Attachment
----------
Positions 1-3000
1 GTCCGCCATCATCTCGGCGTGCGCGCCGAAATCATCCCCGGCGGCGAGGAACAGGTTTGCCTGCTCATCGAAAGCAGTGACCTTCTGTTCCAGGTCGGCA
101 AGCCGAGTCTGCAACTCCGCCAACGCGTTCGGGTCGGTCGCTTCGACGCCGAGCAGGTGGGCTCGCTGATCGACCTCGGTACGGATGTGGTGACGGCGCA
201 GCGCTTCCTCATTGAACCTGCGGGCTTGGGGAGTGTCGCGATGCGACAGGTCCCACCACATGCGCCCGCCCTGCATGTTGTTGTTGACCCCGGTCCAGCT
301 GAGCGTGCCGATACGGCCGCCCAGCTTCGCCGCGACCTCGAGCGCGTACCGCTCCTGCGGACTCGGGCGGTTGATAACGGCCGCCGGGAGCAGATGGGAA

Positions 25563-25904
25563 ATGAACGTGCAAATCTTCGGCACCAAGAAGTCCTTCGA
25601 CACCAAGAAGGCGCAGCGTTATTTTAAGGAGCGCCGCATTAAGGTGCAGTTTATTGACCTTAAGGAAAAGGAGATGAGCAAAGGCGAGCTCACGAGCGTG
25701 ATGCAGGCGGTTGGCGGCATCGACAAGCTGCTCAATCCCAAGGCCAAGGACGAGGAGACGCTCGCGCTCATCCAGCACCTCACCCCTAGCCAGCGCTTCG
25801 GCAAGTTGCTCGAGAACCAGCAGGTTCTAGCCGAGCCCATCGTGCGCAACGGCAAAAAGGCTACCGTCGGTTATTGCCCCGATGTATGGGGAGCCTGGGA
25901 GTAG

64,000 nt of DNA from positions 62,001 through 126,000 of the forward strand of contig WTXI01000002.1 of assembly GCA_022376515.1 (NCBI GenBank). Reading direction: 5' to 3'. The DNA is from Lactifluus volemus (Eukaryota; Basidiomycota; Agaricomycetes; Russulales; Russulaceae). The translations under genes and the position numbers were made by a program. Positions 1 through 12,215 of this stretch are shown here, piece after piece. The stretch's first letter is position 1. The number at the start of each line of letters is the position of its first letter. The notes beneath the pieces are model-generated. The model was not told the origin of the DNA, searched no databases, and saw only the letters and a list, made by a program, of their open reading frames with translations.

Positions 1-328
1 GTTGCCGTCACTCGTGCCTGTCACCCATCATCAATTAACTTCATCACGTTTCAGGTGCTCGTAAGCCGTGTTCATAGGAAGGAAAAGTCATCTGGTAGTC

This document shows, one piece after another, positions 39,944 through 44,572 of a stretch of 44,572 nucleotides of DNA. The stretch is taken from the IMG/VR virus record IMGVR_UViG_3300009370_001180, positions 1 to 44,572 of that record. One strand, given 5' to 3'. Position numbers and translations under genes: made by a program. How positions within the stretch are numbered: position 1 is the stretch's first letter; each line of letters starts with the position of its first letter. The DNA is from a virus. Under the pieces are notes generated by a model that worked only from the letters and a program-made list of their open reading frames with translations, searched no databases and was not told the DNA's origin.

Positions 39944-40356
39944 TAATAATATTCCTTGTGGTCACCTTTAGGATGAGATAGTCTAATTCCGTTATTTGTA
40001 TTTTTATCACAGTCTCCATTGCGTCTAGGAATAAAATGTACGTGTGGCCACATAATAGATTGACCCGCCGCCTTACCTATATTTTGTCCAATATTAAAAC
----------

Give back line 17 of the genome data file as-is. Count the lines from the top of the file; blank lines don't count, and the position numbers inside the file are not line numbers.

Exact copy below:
39944 TAATAATATTCCTTGTGGTCACCTTTAGGATGAGATAGTCTAATTCCGTTATTTGTA